At the same time, many beekeepers suffered because of the war. Due to the difficulties of relocating beehives, shelling, and damage, they may stop their business forever. But we should not give up — many beekeepers have found ways out of the most challenging situations and rescue beneficial insects despite everything. Read Rubryka's material about how they do it (spoiler alert: bees are saved by different means — they are evacuated on GAZelles, temporary beehives are arranged in ammunition boxes, and that's not all).

How to bring Ukrainian history closer

стріткод, вулиці, міста

What do you know about the guy a nearby street is named after? And what do you tell your friends from other cities about yours when they come to visit? In fact, the names of our streets are more than landmarks. They reflect not only our history but also how we interpret it. 

Ukrainians need streets with Ukrainian identity. Ukrainians need knowledge of their own history and the interrelationships between events — not to give any chance to return to foreign culture or history in the future.

History lives in specific names, is connected to particular events and is reflected in urban spaces. The participants of the project "Streetcode: history at every turn" united around history in the city spaces and to fill the gaps in the historical memory of Ukrainians. Here Rubryka told about initiative's activity.

"Donetsk Women's Council": how public organization from Mariupol helps IDP women

Рада жінок Донеччини

Today, Ukrainian women stand in defense of their country. Someone bravely went to defend it on the battlefield. Someone protects their children and elderly parents on another front and continues to work for the good of the country. They are helping Ukraine survive, but they may need help too. 

This especially applies to women with the status of internally displaced persons. They lost their homes, personal belongings, and property. Today, many organizations and initiatives are already aimed at helping IDP women. One of them is the Donetsk Women's Council, which recently moved from Mariupol, Donetsk region, to the western part of Ukraine, the Zakarpattia region. About how to move a public organization to the other side of the country and find the strength to continue helping women — already in new military conditions — read in Rubryka's material.

I have no home: how to help homeless in winter

Рубрика допомогти безпритульним

Since the beginning of russia's full-scale invasion of Ukraine, the number of Ukrainians who have lost their homes has increased dramatically. At the beginning of July, the authorities released data: about 800,000 Ukrainians were left without apartments and houses due to russian military aggression. Some of these people ended up just on the street.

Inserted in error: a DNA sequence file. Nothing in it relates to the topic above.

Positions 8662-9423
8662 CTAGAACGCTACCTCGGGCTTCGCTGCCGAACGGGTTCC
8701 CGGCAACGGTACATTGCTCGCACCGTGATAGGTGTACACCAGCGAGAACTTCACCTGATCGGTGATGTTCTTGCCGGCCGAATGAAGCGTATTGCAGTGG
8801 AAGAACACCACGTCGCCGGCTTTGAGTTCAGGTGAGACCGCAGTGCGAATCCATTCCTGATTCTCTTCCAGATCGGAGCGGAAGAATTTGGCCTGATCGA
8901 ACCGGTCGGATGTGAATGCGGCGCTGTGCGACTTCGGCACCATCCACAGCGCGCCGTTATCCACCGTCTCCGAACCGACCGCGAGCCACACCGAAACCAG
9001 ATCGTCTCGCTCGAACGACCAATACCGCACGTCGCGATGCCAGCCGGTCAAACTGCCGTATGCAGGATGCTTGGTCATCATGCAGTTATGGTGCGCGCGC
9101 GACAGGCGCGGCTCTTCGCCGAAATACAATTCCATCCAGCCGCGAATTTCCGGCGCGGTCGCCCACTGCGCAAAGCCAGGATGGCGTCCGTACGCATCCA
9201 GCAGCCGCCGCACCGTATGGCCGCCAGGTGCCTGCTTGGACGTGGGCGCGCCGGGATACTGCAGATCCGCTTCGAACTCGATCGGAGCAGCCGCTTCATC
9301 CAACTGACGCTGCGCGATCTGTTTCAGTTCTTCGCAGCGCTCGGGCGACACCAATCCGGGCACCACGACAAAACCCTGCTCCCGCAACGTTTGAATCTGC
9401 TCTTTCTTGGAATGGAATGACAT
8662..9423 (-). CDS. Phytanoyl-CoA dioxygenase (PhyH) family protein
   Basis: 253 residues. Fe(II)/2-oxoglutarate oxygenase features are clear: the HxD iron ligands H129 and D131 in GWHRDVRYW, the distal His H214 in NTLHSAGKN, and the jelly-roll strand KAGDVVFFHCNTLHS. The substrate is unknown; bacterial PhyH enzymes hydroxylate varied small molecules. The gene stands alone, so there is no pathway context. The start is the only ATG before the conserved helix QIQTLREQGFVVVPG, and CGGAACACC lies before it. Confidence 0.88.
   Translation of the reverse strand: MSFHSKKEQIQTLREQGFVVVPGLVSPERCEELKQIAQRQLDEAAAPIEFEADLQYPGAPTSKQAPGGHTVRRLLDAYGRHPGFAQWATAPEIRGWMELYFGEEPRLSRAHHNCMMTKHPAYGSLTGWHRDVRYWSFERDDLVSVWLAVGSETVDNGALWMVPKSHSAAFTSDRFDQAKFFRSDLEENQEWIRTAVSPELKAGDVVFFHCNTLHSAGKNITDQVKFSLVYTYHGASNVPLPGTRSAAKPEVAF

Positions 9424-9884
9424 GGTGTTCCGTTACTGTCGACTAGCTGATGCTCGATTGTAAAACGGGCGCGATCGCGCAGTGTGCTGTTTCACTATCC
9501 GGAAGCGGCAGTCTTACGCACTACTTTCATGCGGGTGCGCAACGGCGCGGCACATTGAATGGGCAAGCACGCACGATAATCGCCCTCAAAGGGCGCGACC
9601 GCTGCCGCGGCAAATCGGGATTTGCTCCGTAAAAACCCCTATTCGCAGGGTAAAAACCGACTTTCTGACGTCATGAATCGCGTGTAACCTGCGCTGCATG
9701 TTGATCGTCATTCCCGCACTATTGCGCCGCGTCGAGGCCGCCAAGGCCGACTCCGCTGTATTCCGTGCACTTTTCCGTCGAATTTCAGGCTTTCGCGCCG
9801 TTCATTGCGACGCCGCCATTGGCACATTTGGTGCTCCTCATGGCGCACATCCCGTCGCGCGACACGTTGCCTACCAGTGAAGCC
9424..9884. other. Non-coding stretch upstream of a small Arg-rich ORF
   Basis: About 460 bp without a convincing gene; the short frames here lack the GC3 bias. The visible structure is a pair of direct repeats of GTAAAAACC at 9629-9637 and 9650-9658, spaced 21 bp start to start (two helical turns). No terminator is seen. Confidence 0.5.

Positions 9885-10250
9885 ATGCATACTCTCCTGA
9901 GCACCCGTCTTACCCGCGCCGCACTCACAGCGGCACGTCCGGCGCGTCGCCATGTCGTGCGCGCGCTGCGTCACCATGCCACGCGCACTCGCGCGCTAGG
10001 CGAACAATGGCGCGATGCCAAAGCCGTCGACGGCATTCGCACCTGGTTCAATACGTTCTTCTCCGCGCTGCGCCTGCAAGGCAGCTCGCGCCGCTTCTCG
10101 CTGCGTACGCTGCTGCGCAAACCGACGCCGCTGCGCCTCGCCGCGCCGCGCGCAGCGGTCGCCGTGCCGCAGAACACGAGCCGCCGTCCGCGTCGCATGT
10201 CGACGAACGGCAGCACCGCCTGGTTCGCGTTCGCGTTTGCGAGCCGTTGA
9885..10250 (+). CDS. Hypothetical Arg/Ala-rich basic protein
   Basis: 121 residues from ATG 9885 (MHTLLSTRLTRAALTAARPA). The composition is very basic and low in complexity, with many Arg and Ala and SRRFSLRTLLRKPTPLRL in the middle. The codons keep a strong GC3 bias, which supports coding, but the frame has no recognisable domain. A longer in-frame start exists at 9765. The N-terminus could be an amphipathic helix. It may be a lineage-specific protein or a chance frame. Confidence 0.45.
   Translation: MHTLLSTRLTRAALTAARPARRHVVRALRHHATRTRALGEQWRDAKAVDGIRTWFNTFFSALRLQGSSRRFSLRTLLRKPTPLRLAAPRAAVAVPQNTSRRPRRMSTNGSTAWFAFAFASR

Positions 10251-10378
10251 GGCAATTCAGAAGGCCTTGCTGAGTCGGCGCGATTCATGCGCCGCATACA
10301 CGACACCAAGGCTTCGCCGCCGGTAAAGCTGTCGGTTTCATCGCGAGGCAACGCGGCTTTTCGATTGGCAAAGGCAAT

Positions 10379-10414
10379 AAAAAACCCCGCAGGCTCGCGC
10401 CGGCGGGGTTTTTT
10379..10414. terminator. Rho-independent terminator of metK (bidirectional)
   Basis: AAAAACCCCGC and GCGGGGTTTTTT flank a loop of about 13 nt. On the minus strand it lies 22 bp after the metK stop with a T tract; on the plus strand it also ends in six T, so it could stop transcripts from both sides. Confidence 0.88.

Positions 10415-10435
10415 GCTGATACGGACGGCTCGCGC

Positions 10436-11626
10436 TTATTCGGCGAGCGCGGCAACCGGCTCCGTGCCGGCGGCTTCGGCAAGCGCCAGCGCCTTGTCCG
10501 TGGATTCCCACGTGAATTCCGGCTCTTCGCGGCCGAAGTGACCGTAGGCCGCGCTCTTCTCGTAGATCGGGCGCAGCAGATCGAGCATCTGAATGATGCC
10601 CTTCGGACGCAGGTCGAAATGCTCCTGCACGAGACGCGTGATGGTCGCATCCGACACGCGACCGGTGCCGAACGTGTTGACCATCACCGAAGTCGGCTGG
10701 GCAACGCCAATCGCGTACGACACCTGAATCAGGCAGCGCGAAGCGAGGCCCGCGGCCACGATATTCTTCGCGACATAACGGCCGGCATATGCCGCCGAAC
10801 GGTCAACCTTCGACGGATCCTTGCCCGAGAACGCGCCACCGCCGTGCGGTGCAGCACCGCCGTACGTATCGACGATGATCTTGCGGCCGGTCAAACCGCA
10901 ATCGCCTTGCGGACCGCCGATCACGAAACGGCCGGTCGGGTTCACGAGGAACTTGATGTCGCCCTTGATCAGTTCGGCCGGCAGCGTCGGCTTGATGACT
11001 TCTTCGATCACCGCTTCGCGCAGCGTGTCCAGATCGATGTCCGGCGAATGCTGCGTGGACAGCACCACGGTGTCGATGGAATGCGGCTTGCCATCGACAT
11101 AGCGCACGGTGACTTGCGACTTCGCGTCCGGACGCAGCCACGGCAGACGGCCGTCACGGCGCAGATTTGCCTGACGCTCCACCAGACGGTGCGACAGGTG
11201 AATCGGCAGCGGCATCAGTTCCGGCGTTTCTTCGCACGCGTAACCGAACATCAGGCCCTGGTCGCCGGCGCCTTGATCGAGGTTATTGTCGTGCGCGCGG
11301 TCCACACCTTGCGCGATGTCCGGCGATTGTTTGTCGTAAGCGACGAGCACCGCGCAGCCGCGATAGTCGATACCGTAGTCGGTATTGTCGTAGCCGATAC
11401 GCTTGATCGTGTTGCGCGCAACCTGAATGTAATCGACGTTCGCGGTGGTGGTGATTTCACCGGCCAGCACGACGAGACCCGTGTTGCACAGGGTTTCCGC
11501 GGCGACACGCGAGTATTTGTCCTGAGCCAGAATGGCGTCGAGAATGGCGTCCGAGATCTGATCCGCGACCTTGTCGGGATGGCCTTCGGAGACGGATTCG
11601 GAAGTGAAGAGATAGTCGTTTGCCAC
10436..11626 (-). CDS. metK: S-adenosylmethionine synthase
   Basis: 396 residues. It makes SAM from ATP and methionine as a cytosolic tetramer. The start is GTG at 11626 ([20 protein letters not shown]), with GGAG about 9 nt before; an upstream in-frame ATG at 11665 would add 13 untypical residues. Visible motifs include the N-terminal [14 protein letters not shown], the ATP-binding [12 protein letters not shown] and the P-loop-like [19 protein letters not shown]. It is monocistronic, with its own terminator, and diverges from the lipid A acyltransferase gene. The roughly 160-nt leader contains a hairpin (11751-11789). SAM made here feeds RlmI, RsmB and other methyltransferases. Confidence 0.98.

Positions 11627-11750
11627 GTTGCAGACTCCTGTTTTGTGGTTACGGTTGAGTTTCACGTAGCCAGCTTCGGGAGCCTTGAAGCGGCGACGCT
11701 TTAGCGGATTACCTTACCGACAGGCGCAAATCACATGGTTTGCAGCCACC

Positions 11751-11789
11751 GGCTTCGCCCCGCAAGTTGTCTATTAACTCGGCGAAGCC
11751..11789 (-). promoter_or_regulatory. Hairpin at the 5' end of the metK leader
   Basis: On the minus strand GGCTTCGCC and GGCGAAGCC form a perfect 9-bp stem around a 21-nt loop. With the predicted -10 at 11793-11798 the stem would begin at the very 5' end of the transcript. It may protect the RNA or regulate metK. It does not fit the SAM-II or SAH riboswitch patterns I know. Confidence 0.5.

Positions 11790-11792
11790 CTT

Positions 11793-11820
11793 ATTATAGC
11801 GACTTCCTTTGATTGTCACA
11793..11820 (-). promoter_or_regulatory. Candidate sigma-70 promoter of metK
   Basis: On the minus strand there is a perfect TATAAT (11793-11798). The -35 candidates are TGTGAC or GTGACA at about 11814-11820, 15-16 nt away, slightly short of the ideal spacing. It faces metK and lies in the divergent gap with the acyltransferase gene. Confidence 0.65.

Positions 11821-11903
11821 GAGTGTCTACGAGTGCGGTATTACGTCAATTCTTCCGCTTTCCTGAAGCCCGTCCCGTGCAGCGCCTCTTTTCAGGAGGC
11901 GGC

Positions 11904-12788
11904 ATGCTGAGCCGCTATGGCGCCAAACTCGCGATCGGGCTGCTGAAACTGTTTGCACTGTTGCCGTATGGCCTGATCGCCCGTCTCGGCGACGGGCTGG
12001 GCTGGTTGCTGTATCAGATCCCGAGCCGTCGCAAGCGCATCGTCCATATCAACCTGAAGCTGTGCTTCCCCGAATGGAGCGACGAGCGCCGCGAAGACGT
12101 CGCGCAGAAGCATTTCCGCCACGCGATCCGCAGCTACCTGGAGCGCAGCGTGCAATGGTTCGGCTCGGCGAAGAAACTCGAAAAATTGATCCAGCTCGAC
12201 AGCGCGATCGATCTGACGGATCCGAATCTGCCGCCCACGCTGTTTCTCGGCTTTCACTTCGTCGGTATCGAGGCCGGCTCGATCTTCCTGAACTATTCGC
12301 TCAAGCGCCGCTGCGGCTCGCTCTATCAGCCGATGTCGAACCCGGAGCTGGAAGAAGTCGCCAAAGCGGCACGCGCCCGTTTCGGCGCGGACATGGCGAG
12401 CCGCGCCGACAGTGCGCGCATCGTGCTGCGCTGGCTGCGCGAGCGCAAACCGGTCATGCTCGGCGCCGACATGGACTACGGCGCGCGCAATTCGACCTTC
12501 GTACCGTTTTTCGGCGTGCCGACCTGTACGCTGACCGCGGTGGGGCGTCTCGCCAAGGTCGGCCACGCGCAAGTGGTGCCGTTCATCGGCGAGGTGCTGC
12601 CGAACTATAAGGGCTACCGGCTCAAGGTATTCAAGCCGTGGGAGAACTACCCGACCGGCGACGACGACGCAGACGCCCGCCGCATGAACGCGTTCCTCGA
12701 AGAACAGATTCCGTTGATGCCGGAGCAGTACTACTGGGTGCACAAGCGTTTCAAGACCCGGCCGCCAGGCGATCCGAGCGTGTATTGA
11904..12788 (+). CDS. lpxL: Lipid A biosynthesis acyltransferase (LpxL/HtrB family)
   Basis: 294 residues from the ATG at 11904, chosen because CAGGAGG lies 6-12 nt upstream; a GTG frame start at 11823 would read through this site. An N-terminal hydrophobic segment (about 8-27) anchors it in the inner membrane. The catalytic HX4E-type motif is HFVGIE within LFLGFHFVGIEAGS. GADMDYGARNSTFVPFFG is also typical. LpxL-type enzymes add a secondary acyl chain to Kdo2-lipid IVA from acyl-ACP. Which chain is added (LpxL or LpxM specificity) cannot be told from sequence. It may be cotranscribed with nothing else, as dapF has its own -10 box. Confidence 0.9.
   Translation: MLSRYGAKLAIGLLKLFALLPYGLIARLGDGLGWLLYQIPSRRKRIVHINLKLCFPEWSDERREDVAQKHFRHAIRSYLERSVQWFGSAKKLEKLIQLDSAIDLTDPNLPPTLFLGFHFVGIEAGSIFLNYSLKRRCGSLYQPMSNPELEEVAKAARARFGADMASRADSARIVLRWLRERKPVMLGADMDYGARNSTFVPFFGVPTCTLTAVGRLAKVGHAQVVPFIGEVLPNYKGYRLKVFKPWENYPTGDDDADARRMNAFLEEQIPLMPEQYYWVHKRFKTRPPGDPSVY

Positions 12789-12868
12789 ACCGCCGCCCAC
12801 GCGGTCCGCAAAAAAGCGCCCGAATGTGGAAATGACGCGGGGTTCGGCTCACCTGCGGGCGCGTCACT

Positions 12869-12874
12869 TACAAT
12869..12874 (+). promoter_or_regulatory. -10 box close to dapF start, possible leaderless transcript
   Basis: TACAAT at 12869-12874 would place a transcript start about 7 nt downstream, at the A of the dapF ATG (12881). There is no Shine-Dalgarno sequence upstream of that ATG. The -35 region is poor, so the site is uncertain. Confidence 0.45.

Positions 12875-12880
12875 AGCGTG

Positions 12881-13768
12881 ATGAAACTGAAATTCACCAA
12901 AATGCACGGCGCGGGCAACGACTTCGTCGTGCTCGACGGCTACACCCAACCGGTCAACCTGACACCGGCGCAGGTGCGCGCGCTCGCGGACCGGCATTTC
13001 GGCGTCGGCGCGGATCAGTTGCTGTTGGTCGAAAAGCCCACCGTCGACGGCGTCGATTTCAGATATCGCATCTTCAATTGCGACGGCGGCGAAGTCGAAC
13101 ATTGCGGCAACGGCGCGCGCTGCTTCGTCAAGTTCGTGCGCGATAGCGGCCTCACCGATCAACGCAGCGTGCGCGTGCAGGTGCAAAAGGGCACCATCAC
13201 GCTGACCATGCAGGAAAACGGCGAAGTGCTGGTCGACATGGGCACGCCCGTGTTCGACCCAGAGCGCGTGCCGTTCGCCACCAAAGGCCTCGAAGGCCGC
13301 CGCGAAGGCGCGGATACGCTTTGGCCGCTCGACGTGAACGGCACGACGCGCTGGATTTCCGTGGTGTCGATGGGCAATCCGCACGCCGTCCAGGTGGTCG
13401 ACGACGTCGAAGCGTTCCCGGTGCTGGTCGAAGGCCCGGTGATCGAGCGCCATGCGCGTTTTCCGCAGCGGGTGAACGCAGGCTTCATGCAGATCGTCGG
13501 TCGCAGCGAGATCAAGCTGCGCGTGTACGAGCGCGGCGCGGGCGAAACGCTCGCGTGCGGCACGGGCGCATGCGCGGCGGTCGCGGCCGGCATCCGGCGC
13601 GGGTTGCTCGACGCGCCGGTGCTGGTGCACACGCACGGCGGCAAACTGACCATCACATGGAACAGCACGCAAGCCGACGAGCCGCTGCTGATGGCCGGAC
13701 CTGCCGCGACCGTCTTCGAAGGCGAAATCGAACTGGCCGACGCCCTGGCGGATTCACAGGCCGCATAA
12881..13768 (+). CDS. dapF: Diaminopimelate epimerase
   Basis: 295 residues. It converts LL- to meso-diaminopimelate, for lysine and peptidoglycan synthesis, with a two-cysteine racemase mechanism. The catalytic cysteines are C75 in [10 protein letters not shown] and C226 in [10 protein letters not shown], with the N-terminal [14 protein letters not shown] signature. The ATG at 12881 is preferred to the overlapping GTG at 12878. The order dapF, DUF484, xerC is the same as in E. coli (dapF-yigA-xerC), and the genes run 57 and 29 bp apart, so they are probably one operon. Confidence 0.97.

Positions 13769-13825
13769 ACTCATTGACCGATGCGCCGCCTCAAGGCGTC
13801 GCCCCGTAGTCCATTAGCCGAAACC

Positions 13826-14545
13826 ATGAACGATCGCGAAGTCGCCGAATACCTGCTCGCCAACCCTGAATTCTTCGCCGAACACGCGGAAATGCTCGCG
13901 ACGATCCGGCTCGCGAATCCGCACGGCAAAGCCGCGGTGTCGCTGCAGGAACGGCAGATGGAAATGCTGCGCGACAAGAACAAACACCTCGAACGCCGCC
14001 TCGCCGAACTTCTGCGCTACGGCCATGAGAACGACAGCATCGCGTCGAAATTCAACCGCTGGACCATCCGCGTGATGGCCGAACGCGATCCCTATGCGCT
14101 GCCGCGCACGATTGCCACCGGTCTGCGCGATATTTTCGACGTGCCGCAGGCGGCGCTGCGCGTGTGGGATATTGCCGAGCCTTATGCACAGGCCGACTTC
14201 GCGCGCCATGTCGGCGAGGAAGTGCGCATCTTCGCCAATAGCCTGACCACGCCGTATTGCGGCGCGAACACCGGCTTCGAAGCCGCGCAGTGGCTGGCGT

So, where should the homeless go in the cold? Where will they be accepted? Who in Ukraine cares about them? And how can each of us help people who are homeless and freezing on the street?

Rubryka answered all these questions.

How Ukrainians are helped to get rid of scars of war

Рубрика NoScar

War leaves scars — on the cities, our psyche, and the skin of thousands of Ukrainians. The latter is not only a matter of aesthetics. Scars remind people of their most difficult days and prevent them from living in reality, not in memories. 

Modern plastic surgery can hide the unpleasant marks left by the war on people's faces and bodies. Ukrainians can get rid of their scars for free thanks to the NoScar initiative, which united volunteer doctors from all over the country. 

Any Ukrainian man or woman who suffered from hostilities and now has scars can get professional help and eliminate unpleasant memories of terrible events. 

Rubryka tells in its material about the NoScar initiative, which united the best plastic surgeons.

How Ukraine's youth community is created

молодіжні ініціативи України

The crisis is a time of great risks and losses, but at the same time — of bigger opportunities. Youth, as the driving force of Ukrainian society, is developing our country amid the war in various directions, in particular in the ranks of the Armed Forces, volunteering, IT, communications, creativity, and psychotherapy.

But they often need help with this. This is how the Bank of Ideas initiative, the pilot of which in 2021 ended with implementing seven mini-projects in the field of innovation and inclusion, appeared. This year, young changemakers united within the humanitarian response framework to restore our country. Participants from 14 teams and 6 regions of Ukraine (Lviv, Volyn, Dnipropetrovsk, Chernihiv, Ternopil, Poltava) attended a school of grant writing and project management. They brainstormed at an ideaton about possible projects in the field of humanitarian response in their community, and at the final stage of the residency, intensively worked on their ideas and turned them into full-fledged projects, for which they received grant support.

Read in our material about what solutions young people across Ukraine are finding today for their peers.